Three Helpful Tools for Capital Improvement Planning | SageWater

Three Helpful Tools for Capital Improvement Planning

Leverage Useful Life Estimates, Incident Tracking, and Forensic Testing to Prepare Your Community for a Repipe


You don’t have to manage an apartment or condominium community for very long to know that all building components eventually need to be replaced—roofs, siding, windows, and even pipes.

Maybe you’ve never considered that you may one day have to replace a whole piping system in your community. The fact is, it’s becoming more common. Based on the age of America’s multifamily buildings, we estimate that 50% of U.S. apartment and condominium communities will need to replace at least one major piping system in the next 5 years.

These repipes are significant capital investments that owners and operators sometimes hesitate to undertake. In the end, however, the projects are necessary to protect a community’s value and resident safety.

How can you better anticipate when your community will need to replace an aging or defective piping system? When a system is failing, what information can you use to explore your options?

Here are three tools and best practices you can employ to answer these questions and ensure pipes are included in your capital improvement planning.

  1. Estimated Useful Life Tables
    If you could estimate when your piping systems might fail, you could make better decisions about when to include renovation costs in your capital improvement planning. For an apartment owner, you might factor it into your acquisition costs. For condominium boards, you could start building reserves years before the systems start showing inevitable signs of trouble. How can you know when your piping systems may fail? Start by comparing the age of your building with the Fannie Mae and HUD Estimated Useful Life (EUL) tables.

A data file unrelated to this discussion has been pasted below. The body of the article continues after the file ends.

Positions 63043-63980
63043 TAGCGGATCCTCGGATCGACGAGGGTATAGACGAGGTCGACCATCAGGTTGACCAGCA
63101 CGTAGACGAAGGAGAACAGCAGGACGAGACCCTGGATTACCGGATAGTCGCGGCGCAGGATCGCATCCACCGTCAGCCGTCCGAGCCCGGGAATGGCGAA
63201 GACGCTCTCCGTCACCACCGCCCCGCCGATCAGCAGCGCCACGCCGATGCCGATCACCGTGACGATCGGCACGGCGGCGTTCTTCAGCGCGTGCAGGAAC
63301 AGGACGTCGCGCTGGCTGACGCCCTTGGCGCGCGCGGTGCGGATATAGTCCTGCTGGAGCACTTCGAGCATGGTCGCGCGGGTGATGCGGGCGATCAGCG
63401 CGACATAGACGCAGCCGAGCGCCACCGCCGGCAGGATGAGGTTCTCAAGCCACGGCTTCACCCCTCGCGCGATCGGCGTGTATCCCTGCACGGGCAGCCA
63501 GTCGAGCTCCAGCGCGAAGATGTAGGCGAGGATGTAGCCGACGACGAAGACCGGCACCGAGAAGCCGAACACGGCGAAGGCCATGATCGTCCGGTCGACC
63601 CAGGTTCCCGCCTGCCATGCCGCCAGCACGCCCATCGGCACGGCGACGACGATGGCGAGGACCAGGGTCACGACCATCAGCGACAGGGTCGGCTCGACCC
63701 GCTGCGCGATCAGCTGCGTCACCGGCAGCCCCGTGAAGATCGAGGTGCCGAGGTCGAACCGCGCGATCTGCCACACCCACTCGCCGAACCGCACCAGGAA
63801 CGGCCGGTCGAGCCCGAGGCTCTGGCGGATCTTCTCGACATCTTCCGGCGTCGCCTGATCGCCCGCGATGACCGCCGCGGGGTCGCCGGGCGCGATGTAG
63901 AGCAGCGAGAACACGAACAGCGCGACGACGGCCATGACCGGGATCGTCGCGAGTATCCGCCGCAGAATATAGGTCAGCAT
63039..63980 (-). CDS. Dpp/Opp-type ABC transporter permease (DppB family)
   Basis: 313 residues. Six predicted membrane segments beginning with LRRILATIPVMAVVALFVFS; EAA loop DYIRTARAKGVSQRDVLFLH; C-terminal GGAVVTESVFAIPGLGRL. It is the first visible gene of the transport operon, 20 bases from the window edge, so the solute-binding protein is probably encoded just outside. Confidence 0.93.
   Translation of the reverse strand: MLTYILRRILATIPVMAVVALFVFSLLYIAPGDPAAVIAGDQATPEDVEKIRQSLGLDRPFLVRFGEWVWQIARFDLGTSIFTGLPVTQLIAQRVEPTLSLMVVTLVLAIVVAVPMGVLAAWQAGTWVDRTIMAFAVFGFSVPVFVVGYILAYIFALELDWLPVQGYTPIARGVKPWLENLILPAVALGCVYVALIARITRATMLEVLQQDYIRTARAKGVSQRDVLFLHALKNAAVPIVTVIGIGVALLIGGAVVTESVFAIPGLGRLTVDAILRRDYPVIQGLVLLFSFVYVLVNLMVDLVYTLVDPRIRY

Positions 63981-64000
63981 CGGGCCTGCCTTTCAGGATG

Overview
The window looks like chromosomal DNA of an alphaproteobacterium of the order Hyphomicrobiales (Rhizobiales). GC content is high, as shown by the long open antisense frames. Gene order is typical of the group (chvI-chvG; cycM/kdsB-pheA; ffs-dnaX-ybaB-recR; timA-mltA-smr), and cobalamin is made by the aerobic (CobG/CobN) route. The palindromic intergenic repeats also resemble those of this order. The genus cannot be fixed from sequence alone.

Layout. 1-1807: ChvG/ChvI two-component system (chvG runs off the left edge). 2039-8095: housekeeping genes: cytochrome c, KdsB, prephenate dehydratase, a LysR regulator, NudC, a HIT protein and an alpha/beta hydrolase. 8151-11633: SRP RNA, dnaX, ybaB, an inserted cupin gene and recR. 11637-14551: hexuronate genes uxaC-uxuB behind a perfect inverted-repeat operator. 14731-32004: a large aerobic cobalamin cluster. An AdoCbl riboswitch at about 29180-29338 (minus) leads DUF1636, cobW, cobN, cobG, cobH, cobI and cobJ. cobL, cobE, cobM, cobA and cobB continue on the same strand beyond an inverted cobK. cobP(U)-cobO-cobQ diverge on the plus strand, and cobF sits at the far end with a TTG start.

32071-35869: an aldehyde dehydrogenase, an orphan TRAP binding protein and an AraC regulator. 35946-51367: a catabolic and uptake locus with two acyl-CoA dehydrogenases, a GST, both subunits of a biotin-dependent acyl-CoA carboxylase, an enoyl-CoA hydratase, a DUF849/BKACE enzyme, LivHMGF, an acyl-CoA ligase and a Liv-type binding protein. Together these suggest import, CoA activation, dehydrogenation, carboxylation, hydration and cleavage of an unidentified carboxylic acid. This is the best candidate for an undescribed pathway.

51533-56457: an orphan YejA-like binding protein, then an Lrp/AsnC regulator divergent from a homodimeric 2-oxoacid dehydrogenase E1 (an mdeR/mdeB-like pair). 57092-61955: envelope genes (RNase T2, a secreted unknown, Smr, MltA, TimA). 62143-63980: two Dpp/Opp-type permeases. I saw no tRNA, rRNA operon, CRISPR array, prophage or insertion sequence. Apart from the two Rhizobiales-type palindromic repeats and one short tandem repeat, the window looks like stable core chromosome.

Useful life of your pipes by type of plumbing system

Our data agrees with these estimates. In our database, we’ve analyzed 10 years of repipe needs at 400 apartment and condominium communities with 50 units or more. On average, we replaced domestic supply systems when community buildings were 34.5 years old, DWV systems when buildings were 47.5 years old, and hydronic piping when buildings were about 55 years old.

Bear in mind, your community may need a pipe replacement sooner due to environmental factors like poor water quality or a manufacturer or construction defect. For example, if you have a known defective product like polybutylene, you need to replace your piping right away!

  1. SageWater Leak Log

There are plenty of steps you can take to prolong the useful life of your pipes and detect tell-tale signs of failure. Start small with a disciplined maintenance program that includes, for example, regularly cleaning your drain lines and exercising your shut-off valves. Also, diligently track incidents across your building with a tool like the SageWater Leak Log. In addition to documenting details like leak and damage locations, affected piping system, and related repair costs, you’ll be instructed to attach pictures and samples of extracted pipe that can aid in future planning. With a leak log, you’ll have a record that survives management turnover and differentiates new problems from recurring ones.